In theory, it’s understood that participants should be more independent running their own nodes on networks, which will provide them more end-to-end flexibility. In practice however, it is not an easy exercise to integrate these network nodes into the existing legacy infrastructure, which requires resources, budgets, business case justification, as well as liability considerations as a node operator.

“We are all conscious that a network, in total, can only be as strong as the weakest node in the network,” said Hartung. “Everyone who operates a node needs to fulfil certain criteria, needs to accept due diligence. And that has a consequence in terms of the service levels that need to be provided and also liabilities that need to be entered into, as well as alignment with the respective regulators.”

Decentralised payments

The biggest unanswered industry-wide question is: how are payments going to be organised on decentralised networks? There is no “ultimate solution” so far, explained Wissbach. Bitcoin is not acceptable for institutional clients, there are warning flags over stablecoins and their reserves, and a central bank digital currency (CBDC), such as a “digital euro” seems to be far away.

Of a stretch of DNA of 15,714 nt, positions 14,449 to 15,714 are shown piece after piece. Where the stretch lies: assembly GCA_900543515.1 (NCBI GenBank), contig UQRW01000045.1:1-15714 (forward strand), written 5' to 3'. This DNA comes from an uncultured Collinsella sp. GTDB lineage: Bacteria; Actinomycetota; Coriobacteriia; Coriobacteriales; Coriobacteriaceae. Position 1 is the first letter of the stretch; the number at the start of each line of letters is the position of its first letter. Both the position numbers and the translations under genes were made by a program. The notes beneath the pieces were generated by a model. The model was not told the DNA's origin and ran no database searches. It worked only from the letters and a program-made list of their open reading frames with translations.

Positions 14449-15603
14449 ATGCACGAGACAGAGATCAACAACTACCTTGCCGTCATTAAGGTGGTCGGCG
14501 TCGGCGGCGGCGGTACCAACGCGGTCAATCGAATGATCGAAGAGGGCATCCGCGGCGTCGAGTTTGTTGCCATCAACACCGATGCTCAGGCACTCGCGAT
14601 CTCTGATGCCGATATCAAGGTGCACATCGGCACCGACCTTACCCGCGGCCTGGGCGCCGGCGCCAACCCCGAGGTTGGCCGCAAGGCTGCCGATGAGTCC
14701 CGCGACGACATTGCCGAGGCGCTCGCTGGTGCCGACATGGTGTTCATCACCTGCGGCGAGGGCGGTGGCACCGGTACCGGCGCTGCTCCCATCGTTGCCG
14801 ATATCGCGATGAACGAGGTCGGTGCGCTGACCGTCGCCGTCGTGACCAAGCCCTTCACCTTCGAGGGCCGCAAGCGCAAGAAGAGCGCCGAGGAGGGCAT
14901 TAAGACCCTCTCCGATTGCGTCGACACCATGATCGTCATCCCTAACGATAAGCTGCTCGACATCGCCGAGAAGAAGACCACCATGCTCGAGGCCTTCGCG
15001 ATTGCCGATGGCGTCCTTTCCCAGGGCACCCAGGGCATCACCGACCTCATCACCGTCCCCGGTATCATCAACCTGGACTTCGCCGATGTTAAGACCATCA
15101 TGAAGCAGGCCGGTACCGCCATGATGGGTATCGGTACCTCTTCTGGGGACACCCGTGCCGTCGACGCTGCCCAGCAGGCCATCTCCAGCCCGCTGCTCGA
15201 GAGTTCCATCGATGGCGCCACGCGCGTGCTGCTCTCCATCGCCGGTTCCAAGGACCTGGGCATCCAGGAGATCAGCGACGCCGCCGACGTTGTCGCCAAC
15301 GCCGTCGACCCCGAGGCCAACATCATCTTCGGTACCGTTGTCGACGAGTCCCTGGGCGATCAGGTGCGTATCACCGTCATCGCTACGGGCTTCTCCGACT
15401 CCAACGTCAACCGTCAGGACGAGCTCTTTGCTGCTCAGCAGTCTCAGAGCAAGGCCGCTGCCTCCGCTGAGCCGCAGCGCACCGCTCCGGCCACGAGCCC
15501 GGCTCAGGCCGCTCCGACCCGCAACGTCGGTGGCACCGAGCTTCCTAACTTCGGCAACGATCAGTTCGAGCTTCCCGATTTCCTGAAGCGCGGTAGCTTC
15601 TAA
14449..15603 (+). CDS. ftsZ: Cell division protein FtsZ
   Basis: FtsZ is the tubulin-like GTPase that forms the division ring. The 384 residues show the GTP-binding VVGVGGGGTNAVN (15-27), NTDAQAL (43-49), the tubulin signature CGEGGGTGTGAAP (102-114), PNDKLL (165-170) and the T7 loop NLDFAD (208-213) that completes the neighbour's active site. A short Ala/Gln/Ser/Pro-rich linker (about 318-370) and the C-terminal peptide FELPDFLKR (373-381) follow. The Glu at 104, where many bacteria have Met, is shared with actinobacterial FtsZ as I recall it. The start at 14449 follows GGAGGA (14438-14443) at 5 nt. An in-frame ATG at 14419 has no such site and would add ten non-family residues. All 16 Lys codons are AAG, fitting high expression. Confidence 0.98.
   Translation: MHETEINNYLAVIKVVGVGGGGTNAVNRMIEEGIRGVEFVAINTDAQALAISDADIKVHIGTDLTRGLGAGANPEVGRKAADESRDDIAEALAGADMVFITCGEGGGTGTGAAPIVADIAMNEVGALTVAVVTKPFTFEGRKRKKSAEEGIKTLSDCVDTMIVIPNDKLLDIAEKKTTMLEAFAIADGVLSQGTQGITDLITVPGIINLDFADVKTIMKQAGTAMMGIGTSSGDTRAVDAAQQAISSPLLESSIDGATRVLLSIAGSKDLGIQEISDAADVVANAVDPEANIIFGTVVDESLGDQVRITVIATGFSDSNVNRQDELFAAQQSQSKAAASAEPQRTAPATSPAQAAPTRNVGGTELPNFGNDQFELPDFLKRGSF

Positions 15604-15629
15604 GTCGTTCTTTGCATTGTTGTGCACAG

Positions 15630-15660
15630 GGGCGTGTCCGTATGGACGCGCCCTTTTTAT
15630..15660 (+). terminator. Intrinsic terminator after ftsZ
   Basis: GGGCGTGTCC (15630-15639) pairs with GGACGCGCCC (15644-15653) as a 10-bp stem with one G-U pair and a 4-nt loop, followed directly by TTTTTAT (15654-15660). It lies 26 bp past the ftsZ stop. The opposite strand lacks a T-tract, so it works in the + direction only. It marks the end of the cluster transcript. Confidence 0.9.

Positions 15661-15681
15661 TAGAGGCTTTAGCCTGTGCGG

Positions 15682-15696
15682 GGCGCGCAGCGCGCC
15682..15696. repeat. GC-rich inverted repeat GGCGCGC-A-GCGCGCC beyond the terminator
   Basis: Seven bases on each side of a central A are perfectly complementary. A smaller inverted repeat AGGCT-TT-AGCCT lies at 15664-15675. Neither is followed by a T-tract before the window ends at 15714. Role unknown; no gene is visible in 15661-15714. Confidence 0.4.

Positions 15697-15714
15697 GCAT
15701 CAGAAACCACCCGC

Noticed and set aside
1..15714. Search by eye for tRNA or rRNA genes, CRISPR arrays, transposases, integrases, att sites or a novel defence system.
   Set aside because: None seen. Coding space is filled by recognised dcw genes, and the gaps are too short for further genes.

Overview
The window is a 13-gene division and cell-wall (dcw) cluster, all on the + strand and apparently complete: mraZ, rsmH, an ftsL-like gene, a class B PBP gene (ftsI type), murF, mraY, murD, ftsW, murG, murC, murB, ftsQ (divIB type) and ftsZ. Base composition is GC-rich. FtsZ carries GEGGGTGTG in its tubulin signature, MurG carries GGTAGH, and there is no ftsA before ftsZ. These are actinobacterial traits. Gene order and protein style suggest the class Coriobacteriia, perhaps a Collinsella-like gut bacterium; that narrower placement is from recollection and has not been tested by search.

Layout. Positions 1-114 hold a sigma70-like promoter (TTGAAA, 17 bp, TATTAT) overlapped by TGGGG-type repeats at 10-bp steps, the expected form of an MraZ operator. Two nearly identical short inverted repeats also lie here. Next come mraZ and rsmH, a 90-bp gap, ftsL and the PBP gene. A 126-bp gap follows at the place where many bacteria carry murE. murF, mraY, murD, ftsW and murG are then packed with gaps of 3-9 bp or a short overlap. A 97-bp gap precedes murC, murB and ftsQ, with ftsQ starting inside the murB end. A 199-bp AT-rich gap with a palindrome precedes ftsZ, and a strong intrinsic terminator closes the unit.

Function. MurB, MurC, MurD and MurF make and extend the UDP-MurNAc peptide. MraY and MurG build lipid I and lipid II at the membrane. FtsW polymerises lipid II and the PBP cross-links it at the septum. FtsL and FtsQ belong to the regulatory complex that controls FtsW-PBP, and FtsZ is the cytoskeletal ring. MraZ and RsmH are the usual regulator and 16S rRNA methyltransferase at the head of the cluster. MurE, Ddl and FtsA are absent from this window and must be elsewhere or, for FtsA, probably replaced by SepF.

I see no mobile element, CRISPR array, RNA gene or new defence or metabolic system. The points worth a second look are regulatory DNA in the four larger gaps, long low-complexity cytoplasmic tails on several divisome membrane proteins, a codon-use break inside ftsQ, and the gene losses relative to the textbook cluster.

This has prompted Deutsche Börse to consider falling back on a “trigger” solution, which was successfully tested in early March 2021 along with Germany’s central bank and Finance Agency. It comprises a DvP settlement interface that connects with electronic securities on distributed ledger technology (DLT) and a “trigger chain” linked with TARGET2, the Eurosystem’s large-value payment system. What’s important is that this technological bridge between blockchain and traditional payment systems does not need a CBDC.

From the exchange’s perspective, there are no limitations for any and all of the possibilities to achieve a payment on a distributed network, except in terms of what is acceptable to clients and regulators while also being available for use. “We are not limited to one of those solutions, we could connect to multiple ones, and this is related to where our clients have their liquidity pools. Definitely, a central bank digital currency solution is what we would go for but as long as we don’t have it, we need to look what’s available and we need to use those,” said Wissbach.